# The Naked Scientists Forum

### Author Topic: How much mass is required for gravity?  (Read 9710 times)

#### @Linda_Khanyi

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##### How much mass is required for gravity?
« on: 05/04/2011 09:30:02 »

How much must an object weigh in order for it to have gravitational force?

What do you think?
« Last Edit: 05/04/2011 09:30:02 by _system »

#### burning

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##### How much mass is required for gravity?
« Reply #1 on: 05/04/2011 14:46:53 »
Well under our current understanding any object with non-zero mass will exert a gravitational force.  The problem is that gravity is a very weak force, so it is very difficult to measure the force until you have a relatively large mass.

#### Bill S

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##### How much mass is required for gravity?
« Reply #2 on: 05/04/2011 15:58:52 »
Hi, Linda.

I guess you already have the answer to your question, but here are a few thoughts from an amateur that may open up further discussion.

An object does not "weigh" anything unless it is influenced by the gravity of another (usually larger) object.

More than one object is needed before gravity can be measured, unless there is some way of measuring the warping of spacetime without involving a second object.  Not including the measuring aparatus as the second object, of course.

If we are talking about gravitational attraction between two very small objects, the masses required for detection will depend on the sensitivity of the measuring instrument.  Having said that, although the masses of the objects may be too small for us to be able to detect gravitational interaction between them, that should not be taken to indicate that no such interaction exists.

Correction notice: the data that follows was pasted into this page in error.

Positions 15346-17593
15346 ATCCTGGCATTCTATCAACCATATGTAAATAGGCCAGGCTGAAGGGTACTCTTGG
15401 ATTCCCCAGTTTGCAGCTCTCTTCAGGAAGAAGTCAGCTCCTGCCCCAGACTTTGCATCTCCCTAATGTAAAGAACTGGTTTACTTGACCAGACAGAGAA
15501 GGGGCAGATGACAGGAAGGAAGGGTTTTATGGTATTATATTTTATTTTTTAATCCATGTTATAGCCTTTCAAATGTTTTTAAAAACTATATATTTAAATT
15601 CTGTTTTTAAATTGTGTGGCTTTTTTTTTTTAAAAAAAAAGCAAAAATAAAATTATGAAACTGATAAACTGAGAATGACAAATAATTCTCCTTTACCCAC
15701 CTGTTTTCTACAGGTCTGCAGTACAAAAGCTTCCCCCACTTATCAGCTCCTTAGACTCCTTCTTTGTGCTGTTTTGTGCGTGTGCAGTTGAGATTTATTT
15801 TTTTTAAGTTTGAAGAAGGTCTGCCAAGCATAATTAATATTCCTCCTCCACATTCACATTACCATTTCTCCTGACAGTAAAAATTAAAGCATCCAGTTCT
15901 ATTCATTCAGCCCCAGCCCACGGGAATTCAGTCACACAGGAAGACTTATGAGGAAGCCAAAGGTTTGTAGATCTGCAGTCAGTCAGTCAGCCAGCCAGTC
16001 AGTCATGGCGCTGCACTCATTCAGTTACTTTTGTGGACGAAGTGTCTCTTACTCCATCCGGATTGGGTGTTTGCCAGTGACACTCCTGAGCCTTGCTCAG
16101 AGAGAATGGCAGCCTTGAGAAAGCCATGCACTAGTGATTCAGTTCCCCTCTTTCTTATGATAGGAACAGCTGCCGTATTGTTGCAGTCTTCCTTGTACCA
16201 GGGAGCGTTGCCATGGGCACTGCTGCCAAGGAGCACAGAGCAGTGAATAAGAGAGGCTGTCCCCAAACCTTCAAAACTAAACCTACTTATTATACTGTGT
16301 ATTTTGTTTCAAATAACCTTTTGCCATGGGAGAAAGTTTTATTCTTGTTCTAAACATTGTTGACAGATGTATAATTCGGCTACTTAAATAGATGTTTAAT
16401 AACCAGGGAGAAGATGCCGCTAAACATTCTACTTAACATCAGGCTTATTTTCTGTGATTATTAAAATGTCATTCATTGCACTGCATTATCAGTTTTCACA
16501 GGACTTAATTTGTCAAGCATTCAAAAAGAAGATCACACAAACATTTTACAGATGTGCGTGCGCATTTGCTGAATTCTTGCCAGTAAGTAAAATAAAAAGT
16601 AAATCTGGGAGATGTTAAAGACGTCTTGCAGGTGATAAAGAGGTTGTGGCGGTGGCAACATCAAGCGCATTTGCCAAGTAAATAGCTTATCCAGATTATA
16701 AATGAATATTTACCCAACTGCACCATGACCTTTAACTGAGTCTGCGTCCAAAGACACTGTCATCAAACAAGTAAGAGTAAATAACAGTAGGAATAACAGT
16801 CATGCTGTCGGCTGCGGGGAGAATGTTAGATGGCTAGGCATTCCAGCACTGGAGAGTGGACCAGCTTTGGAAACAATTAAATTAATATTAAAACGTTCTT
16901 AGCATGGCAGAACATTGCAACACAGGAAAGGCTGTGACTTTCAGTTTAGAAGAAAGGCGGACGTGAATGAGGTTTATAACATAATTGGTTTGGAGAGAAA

If gravity was responsible for clumping in the early Universe, it must have started with very small particles.

#### syhprum

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##### How much mass is required for gravity?
« Reply #3 on: 05/04/2011 16:00:18 »
The amount of gravity you would experience would depend on which planet you landed on.

#### yor_on

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##### How much mass is required for gravity?
« Reply #4 on: 06/04/2011 03:06:13 »
Linda, no object have a 'gravitational force' as such. What matter do is to distort the 'space' around it, but there is no 'force' involved in that. It's better to think of it as a ever changing 'topology' in three dimensions and time, as everything moves relative everything else.

Light bends to gravity and light has no mass at all. Under some circumstances it may even be possible for light to distort 'SpaceTime'  so much that it will 'attract'. As long as we don't have any proof for 'gravity' being 'particles' the idea of it as a 'force' seems misplaced to me. Quantum mechanics will work without gravity as 'force/particles' although they won't make everything into 'small scale interactions' with identifiable 'quanta' then.

Everything we use are 'tools' in a sense, if we can find better tools we will use them, but so far the best 'tool' for describing gravity is GR, not QM.

#### Pritiblond

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##### How much mass is required for gravity?
« Reply #5 on: 06/04/2011 17:01:16 »
Better to ask "how much mass must an object have to gravitationally infuence another body".  Modern physics explain elementary particle using three quantities:  mass, spin, and charge.  None of these are really understood; they are only described by their physical effects.  What give rise to mass is totally unknown.  Some believe that the hypothetical "Higgs Field" may be responsible for mass. The giant accelerator in Cern is hoped to expose it.  Gravity is just as mysterious.  The warping of the space-time continuum is a mathematical way of describing gravity, but it is not truly comprehendible by anyone, including Einstein.  Perhaps there is a "particle" so small that it is unaffected by gravity (e.g., a string in string theory), but no one knows.

#### The Naked Scientists Forum

##### How much mass is required for gravity?
« Reply #5 on: 06/04/2011 17:01:16 »